Tayaabs: a popular, inexpensive, chaotic, classic place behind the mosque in Whitechapel. Order the Saag Aloo and the Peshwari naan. Both places have long lines so try to go off-peak or early.
Sweets: Gelupo has dreamy gelato and the best hot chocolate outside of Torino. Get a small gianduja hot chocolate with whipped cream and go back for the ice cream another day so you don't have a diabetic arrest.
Hummingbird Bakery has the best cupcakes. I like Black Bottom or the gingerbread one.
Ben's Cookies. There are numerous branches. These cookies are great to bring to friends. They're soft, chewy, and very chocolately.
Brunch/ Hangover Food: Stone Cave in Dalston has a wonderful shakshuka (eggs poached in a delicious tomato stew, spiced with paprika, nutmeg, and chili peppers.)
The Diner (Dalston, Shoreditch, Soho) has In &Out-style 'hangar fries', a great vegan breakfast burger and thick milkshakes, with or without booze.
Usually the Barbican and the V & A have the most unforgettable exhibitions, though you should also see what's on at the Hayward Gallery, the Photographers Gallery in Soho, the Tate Modern and the Tate Britain. If you're going to London soon, check out the Blake show at the Tate Britain and the Lisa Bruce exhibition. Skip the Olafur E at the Tate Modern. (He's usually fantastic but this show is claustrophobic and jammed with people taking selfies. Go upstairs to the free Ed Ruscha rooms instead.) The Tate Modern gift shop is very good too. Peckham has lots of cool little galleries. Sprueth Magers is usually fun and has hip openings.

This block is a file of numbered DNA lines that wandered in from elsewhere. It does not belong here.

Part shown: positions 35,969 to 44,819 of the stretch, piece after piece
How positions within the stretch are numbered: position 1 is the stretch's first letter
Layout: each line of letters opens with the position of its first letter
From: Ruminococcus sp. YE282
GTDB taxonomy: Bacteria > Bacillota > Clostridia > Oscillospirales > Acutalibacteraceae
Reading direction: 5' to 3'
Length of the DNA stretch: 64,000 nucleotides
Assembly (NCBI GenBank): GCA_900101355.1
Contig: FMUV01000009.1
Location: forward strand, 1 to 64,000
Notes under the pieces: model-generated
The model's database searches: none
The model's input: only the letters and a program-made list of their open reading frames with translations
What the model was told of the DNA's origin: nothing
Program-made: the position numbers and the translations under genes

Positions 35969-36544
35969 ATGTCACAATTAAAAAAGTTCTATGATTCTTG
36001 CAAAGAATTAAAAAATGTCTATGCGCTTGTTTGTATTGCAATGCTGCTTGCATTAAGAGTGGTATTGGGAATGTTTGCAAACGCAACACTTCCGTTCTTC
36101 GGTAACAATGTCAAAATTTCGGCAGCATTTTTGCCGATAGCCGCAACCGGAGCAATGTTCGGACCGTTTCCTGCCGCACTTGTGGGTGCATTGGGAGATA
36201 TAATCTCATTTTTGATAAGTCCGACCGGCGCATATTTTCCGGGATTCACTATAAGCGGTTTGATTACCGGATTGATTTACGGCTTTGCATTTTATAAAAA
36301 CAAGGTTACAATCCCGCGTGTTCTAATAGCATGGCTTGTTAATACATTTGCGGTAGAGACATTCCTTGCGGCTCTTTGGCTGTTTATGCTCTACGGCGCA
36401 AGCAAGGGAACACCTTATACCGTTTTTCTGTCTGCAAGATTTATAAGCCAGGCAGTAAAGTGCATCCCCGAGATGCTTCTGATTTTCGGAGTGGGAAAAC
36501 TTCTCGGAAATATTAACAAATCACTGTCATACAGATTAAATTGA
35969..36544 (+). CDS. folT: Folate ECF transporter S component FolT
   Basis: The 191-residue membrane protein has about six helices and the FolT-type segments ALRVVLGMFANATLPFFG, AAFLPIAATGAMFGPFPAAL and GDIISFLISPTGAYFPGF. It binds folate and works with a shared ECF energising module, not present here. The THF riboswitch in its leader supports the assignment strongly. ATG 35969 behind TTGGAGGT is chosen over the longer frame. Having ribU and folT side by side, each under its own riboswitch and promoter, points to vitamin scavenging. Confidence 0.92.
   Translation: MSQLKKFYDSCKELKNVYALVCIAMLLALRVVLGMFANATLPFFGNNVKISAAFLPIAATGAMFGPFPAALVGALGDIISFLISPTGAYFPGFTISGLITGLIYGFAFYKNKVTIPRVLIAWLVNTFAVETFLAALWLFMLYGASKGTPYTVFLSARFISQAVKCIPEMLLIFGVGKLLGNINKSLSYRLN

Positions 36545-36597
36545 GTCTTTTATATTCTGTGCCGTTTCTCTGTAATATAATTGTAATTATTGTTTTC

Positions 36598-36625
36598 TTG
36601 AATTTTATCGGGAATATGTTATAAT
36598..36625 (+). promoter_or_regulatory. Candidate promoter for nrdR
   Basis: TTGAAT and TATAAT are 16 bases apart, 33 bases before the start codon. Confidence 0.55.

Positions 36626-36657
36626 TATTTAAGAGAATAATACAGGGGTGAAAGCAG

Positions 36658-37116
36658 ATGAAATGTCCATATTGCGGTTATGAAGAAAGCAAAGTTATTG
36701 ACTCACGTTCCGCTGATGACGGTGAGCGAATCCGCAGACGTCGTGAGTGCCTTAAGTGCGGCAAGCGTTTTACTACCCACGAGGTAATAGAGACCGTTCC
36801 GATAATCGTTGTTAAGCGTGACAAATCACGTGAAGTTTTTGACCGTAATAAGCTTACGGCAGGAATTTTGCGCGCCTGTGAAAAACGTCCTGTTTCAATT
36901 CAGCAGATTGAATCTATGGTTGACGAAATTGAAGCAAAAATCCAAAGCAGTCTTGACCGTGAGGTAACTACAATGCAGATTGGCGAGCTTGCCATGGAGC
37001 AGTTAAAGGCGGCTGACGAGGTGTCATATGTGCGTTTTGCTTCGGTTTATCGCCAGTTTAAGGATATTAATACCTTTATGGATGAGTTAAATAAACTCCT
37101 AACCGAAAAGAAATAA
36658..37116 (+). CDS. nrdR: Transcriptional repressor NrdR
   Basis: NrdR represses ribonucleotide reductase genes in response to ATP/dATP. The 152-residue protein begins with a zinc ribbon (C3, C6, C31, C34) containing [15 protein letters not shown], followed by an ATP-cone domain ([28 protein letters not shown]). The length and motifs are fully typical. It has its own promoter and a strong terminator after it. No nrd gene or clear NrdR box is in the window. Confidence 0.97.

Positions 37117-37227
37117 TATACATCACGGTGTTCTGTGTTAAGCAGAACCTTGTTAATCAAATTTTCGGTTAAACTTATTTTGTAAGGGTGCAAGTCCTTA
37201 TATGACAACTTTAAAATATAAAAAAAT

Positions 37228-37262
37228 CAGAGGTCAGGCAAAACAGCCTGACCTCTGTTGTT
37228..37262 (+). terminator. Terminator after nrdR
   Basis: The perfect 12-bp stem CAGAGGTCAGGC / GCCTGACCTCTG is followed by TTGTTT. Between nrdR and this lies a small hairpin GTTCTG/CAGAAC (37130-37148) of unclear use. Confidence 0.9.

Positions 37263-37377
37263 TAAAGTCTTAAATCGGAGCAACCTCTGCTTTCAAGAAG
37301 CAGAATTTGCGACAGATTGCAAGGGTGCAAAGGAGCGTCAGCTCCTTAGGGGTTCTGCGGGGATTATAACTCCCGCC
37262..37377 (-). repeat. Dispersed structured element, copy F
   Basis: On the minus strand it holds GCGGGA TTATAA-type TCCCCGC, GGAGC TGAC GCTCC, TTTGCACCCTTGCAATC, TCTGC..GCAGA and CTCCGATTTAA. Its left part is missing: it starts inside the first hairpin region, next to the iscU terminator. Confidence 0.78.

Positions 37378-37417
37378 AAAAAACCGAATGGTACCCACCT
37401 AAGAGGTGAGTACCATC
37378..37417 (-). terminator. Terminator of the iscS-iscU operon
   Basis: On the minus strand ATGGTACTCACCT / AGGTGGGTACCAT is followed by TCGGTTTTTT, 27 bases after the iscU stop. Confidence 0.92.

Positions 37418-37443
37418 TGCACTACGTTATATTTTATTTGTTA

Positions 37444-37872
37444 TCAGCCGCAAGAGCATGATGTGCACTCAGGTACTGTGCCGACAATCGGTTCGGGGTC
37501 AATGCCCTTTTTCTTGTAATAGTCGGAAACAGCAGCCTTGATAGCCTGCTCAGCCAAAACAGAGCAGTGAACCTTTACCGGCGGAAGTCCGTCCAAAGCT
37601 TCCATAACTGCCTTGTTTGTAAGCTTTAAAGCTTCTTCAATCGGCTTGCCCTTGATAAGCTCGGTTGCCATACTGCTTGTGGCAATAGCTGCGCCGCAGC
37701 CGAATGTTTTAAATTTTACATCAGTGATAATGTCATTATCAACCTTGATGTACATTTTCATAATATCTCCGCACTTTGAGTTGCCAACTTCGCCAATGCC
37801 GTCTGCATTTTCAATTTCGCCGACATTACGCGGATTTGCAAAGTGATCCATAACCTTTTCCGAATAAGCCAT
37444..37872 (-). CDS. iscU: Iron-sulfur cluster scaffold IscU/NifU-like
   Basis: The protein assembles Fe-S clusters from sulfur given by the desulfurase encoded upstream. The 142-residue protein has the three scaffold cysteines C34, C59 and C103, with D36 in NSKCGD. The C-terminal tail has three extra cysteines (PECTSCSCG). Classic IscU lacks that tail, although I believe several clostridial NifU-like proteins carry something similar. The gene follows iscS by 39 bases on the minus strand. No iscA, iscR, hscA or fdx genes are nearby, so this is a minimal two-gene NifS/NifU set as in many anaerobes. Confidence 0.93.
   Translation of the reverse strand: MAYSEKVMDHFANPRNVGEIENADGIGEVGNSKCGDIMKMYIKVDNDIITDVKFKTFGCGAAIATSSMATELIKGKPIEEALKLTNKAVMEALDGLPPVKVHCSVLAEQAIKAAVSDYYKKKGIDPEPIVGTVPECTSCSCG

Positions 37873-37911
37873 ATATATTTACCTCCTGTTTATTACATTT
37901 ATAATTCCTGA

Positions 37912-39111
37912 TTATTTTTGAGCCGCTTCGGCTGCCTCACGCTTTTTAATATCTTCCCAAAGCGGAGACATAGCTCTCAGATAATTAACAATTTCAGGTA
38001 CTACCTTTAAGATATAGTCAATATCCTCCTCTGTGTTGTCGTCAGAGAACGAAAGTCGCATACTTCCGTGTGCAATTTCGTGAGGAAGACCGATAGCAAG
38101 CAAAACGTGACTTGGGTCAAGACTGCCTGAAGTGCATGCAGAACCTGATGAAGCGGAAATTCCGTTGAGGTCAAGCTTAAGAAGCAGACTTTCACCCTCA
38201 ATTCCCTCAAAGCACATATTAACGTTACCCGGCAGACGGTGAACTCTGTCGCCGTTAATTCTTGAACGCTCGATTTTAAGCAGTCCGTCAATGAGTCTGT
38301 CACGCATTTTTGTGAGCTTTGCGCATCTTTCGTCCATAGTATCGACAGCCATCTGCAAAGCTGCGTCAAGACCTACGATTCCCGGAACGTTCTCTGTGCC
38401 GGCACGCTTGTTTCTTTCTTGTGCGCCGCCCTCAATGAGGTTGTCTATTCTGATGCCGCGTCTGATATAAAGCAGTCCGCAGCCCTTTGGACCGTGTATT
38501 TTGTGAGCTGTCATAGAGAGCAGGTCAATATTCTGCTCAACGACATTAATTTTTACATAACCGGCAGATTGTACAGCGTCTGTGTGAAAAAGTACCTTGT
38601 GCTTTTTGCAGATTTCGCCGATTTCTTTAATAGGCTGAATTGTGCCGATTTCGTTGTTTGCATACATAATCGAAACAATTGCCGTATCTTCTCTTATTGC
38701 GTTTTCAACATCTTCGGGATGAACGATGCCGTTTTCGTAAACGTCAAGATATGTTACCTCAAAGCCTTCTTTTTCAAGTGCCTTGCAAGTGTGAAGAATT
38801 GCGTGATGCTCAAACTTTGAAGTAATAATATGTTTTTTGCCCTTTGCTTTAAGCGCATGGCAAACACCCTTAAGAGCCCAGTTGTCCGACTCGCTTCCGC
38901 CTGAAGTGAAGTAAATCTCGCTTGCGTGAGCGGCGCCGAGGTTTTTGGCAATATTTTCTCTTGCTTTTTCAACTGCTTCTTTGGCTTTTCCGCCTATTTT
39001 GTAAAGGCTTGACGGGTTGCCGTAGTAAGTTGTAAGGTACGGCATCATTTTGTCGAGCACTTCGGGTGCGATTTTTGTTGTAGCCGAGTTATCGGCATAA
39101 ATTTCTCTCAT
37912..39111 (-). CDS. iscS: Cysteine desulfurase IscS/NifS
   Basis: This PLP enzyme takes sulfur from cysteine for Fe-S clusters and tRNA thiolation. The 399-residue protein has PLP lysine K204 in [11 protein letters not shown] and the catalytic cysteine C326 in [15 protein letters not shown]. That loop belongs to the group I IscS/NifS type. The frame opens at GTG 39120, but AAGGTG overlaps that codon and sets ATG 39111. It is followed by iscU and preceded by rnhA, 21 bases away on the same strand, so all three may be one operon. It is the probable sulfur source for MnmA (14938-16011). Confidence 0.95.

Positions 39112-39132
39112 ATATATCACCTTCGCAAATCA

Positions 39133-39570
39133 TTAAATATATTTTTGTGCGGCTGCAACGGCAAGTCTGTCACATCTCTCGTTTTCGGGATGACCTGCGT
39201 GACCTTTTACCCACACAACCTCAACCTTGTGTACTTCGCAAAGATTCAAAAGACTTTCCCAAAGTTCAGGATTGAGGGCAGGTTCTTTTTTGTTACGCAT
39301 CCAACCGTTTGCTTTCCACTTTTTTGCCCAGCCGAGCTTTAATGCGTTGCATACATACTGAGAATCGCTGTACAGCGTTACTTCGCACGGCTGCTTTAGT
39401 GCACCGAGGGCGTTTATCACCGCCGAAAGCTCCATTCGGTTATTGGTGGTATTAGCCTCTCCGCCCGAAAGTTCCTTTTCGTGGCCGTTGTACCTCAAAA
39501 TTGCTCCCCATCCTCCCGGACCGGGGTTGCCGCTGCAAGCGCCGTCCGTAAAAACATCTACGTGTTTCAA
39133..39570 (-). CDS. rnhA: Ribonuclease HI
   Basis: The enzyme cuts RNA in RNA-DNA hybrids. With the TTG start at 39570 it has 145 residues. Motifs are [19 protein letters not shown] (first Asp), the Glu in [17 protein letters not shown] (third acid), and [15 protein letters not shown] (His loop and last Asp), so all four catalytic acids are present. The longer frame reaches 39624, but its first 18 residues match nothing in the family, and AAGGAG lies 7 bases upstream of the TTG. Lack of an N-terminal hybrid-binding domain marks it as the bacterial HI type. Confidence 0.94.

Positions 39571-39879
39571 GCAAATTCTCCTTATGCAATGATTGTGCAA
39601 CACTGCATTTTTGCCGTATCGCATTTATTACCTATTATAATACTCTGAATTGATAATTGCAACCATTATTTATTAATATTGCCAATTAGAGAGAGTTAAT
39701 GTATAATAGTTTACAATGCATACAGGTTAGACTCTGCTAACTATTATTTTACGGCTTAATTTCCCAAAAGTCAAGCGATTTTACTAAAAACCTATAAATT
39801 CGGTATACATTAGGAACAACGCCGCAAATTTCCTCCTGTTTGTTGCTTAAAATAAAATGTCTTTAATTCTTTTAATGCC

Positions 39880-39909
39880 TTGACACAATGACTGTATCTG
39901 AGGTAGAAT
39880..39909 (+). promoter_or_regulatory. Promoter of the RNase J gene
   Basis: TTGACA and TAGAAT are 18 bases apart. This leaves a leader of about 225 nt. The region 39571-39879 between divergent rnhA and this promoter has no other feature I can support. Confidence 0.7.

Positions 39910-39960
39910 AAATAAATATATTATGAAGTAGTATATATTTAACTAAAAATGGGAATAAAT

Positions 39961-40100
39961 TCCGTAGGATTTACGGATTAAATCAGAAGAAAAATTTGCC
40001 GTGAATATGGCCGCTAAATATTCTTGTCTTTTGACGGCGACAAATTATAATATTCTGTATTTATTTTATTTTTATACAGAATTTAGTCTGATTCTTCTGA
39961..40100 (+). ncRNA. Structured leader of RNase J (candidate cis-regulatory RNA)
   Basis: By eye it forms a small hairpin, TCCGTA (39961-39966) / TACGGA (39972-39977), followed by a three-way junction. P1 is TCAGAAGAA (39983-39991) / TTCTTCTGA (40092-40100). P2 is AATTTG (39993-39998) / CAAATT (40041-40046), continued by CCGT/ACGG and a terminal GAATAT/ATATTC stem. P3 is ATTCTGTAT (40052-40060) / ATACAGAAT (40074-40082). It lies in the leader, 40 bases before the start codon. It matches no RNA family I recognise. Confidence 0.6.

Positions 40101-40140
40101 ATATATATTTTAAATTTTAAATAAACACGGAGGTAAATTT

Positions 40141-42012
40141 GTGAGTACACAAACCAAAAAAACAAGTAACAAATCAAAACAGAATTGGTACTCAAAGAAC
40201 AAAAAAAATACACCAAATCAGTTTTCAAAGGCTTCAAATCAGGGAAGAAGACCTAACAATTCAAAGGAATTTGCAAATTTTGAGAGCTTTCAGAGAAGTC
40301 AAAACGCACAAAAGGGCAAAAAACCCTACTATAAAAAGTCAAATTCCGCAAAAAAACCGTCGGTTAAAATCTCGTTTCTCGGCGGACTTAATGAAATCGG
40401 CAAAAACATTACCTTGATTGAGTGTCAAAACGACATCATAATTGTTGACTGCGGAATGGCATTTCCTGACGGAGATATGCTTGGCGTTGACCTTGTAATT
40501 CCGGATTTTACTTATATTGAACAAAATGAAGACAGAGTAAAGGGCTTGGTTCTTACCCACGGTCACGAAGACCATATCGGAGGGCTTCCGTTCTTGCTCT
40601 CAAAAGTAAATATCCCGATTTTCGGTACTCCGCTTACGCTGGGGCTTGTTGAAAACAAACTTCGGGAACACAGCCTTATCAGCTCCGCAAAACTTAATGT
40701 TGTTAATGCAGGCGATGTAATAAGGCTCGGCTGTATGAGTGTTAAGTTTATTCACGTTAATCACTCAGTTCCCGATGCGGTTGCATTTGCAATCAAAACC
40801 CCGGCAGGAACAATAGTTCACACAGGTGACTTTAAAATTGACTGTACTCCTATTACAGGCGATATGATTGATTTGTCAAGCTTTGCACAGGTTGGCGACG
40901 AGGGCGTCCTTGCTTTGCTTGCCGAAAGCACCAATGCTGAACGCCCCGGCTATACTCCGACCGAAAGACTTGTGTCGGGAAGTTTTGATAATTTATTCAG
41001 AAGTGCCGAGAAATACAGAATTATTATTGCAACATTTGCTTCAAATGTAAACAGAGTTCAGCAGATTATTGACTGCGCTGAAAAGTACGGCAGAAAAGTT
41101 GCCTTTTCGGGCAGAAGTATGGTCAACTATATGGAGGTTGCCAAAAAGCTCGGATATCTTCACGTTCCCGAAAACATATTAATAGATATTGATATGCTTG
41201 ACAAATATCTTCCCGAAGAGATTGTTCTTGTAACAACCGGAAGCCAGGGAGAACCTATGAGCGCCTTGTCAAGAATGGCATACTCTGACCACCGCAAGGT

Portobello Road: On Friday morning there is a large vintage clothes and antiques market. There's usually nowhere to change so wear a leotard or tights. Next to the vintage stalls, Ladbroke Grove side, there's a little store called What Katie Did that sells a variety of seamed stockings and 50s-style lingerie. I found a beautiful 1970s Biba-style jacket for 40 pounds (after bargaining) and a blue leather Prada belt for 10 pounds. The Biba dresses were 380 pounds, so I only glanced at them longingly.
Broadway Market on Saturday, around lunchtime/ early afternoon. There are 2 excellent art bookstores here and in the market itself, there's a cool French girl who sells wool kilts and retro pieces. Borough Olives sells tasty pestos, harissa, and delicious green olives. This is a fun market for people-watching, pesto sampling, and it's not crowded or touristy like Borough Market. The Dove pub, on the same street, has a large variety of international beers as well as board games.
Liberty London: A cool but classic, expensive store in a Tudor-style building, made partially of old ships. Upstairs, there are bolts of the famous Liberty-print fabrics. The perfume and stationary sections are interesting too. Amongst the notebooks and pastel pens, they sell gift wrap that looks like old maps.
Paks: They sell all kinds of cheap but intriguing make up in hard-to-find colours, as well as wigs and beauty products. There's one on Ridley Road in Dalston.